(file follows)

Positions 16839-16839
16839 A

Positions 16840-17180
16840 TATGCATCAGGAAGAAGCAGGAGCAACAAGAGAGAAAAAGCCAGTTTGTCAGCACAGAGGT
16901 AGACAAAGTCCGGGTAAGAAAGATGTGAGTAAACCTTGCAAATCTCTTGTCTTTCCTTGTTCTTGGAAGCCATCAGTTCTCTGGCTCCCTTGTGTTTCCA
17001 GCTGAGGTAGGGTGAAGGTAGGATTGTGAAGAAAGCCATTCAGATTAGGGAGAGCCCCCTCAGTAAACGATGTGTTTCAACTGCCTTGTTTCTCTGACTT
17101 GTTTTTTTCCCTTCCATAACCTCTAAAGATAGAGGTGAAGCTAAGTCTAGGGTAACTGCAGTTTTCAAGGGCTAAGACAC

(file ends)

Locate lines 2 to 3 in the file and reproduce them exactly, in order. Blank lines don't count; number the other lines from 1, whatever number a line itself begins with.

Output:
16839 A

Positions 16840-17180